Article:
Micro-blogs, social networks, wikis...all great vehicles for the new age of marketing. However, if the brand you are marketing isn't remarkable, ins't that "purple cow", then no matter what media you choose to use to communicate your message, your audience will move on...in fact, they probably have moved on.
Today, the marketing world is made up millions of messages, each trying to grab the attention of a similar consumer or business profile. How do you break through the endless clutter? Create chatter? Increase your share of voice...and oh yes, ensure ROI? Well, that's simple. BE DIFFERENT. CHANGE THE GAME. STEP AWAY FROM THE BOX.
Easier said then done. We know. In Seth Godin's best selling book, Purple Cow, available online at http://www.sethgodin.com/purple, he provides a clear action plan as well as a needed punch in the virtual face to all marketers that think they can pitch the same old stuff that people already have too much of and expect a different outcome. Oh, you have a new cola...and it tastes like cola...and you have a small marketing budget...yeah, not going to work.
As we have all seen and heard within the past several months, the “big boys” of the media world are pulling back and making way for others. In fact, if you’ve been watching your local news or better yet, highly priced and ranked shows like American Idol recently, you might be noticing a different strand of advertisers popping up. Since big spenders are cutting back, this allows for buyers to purchase time periods that might not have been possible for them in recent years. At the moment, spot TV is becoming more and more aggressively priced, making it a great time to advertise.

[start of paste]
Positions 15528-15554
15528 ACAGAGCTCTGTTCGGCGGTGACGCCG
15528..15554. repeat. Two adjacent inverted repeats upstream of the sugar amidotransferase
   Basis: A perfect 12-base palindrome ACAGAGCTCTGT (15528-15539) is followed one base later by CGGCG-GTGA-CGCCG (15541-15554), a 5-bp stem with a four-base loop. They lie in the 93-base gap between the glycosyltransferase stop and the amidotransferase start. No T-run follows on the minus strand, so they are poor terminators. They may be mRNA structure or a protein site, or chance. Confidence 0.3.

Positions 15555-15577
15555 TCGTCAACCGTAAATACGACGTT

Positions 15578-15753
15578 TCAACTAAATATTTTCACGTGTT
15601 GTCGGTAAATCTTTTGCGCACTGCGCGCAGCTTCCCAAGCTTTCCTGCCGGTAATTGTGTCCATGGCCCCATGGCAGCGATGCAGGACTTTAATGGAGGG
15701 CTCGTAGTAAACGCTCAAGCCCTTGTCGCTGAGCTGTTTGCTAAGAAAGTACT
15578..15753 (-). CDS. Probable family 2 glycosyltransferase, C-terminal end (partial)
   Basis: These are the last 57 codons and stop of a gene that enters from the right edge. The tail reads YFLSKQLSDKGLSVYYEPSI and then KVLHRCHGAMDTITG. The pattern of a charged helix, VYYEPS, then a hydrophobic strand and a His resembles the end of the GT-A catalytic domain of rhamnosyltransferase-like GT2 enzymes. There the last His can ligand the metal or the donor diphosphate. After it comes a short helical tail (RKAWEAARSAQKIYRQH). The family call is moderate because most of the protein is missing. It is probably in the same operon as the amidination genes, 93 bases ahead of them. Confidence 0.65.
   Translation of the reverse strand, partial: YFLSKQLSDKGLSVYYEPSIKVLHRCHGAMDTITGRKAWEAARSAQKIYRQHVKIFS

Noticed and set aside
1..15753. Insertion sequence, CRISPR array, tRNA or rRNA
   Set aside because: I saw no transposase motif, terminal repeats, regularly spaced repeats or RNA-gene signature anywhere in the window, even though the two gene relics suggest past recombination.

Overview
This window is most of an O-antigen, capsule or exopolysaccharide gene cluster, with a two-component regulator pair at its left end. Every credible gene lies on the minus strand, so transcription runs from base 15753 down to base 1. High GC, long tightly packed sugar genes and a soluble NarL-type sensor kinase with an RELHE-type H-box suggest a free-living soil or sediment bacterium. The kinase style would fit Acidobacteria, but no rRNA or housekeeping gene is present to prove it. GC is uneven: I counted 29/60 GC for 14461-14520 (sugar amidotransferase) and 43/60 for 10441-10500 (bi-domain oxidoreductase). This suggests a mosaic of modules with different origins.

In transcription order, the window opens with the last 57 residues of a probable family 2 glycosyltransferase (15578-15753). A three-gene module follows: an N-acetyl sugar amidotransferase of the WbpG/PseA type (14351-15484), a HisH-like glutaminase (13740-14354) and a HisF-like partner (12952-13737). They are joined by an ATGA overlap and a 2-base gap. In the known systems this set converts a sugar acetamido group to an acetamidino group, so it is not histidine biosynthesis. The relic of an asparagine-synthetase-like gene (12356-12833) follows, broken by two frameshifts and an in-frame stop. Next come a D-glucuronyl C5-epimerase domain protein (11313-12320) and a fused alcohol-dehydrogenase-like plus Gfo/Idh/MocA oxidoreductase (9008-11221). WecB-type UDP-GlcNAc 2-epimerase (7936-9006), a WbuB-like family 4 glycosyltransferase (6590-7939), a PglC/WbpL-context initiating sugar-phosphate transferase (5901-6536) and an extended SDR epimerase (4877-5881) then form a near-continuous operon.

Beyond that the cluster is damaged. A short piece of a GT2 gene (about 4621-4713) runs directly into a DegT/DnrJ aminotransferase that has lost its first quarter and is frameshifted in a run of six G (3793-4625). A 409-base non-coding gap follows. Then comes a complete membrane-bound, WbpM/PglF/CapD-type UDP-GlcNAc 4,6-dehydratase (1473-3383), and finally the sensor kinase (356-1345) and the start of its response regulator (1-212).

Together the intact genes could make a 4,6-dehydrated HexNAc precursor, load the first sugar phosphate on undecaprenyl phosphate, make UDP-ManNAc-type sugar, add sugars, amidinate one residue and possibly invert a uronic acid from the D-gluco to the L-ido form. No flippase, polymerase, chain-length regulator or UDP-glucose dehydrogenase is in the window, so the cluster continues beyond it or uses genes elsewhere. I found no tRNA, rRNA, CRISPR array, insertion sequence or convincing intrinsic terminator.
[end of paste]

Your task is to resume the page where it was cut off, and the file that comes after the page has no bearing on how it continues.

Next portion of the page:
This situation also holds true in the print arena. While it might not seem like the best thing for a trade or consumer magazine to be thinning out, attention to the advertisers that remain is heightened. Some publications are being forced to cut back in size and/or editorial content. Given the scenario at hand, I try to look at the positive: less editorial content ultimately results in less competition for readers’ attention.
Behavioral Target Marketing
“We need to make the most out of every dollar in our marketing budget”. “ROI, ROI, and more ROI”. If I had a nickel for every time I’ve heard these words over the past 2 years, I could retire from this crazy business that I love.
No matter how much the creatives scream, “no, no, no, it’s all about the creativity and ideas”, I must agree, ROI seems to be ruling the day. Bottom line, as marketers, if we’re not getting the highest value of return on budget dollars, we’re not doing your job.
And it would appear that I’m not in the minority of those who think this way. eMarketer (hyperlink http://www.emarketer.com) predicts that the total spend on behavior targeting will exceed a billion dollars this year, and continue to rapidly grow, topping 4 billion by 2012.
On April 17, 2009, Oprah sent out her first tweet on Twitter.com. For interested parties the Tweet said: “HI TWITTERS. THANK YOU FOR A WARM WELCOME. FEELING REALLY 21st CENTURY.” My first thought, as a marketer, was that the tipping point was just televised. Even better, if I required concrete confirmation it came a day later in numbers: Twitter saw a whopping 37% increase in visits to the Twitter.com homepage. All new visitors. Each one signing up for a Twitter account.
Impressive numbers, indeed. Now let me continue by saying all of us at Allebach are big believers in social media as a vehicle for brands to get their message out to the public – and let’s face it, Oprah is a pretty big brand. As strategic, forward thinkers, we clearly see how powerful the word of mouth potential is on sites like Twitter and Facebook. However, more often than not, we also find our clients asking why social media is important to their brand. Isn’t social media just a passing fad? Does it really matter? Isn’t it something for kids – “not something my customers are using?”
By Kevin Schluth, Account Executive, Allebach Communications
I read The Tipping Point by Malcolm Gladwell before I was familiar with viral marketing or social networking sites like Facebook, MySpace, Twitter, etc.
As my Facebook addiction grew, I realized that Gladwell’s ‘Law of the Few,’ and how it related to Paul Revere’s Ride, applied to a recent article I read in AdAge about Coke’s Facebook success.